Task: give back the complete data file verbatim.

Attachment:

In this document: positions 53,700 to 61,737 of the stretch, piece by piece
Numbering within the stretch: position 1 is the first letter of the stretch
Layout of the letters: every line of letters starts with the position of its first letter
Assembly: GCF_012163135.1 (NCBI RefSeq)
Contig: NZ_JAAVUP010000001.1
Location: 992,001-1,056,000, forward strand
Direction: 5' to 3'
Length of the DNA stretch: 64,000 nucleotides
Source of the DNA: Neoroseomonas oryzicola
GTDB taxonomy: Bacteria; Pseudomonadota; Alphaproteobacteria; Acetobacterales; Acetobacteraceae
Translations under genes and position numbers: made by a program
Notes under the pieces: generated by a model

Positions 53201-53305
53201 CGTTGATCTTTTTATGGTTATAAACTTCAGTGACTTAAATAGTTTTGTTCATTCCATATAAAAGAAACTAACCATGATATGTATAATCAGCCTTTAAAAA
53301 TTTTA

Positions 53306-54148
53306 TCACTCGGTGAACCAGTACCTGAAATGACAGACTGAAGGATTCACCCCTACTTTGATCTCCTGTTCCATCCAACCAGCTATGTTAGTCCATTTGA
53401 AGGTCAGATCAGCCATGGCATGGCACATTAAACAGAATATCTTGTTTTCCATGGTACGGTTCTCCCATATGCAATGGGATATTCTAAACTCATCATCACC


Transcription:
In this document: positions 53,700 to 61,737 of the stretch, piece by piece
Numbering within the stretch: position 1 is the first letter of the stretch
Layout of the letters: every line of letters starts with the position of its first letter
Assembly: GCF_012163135.1 (NCBI RefSeq)
Contig: NZ_JAAVUP010000001.1
Location: 992,001-1,056,000, forward strand
Direction: 5' to 3'
Length of the DNA stretch: 64,000 nucleotides
Source of the DNA: Neoroseomonas oryzicola
GTDB taxonomy: Bacteria; Pseudomonadota; Alphaproteobacteria; Acetobacterales; Acetobacteraceae
Translations under genes and position numbers: made by a program
Notes under the pieces: generated by a model

Positions 53201-53305
53201 CGTTGATCTTTTTATGGTTATAAACTTCAGTGACTTAAATAGTTTTGTTCATTCCATATAAAAGAAACTAACCATGATATGTATAATCAGCCTTTAAAAA
53301 TTTTA

Positions 53306-54148
53306 TCACTCGGTGAACCAGTACCTGAAATGACAGACTGAAGGATTCACCCCTACTTTGATCTCCTGTTCCATCCAACCAGCTATGTTAGTCCATTTGA
53401 AGGTCAGATCAGCCATGGCATGGCACATTAAACAGAATATCTTGTTTTCCATGGTACGGTTCTCCCATATGCAATGGGATATTCTAAACTCATCATCACC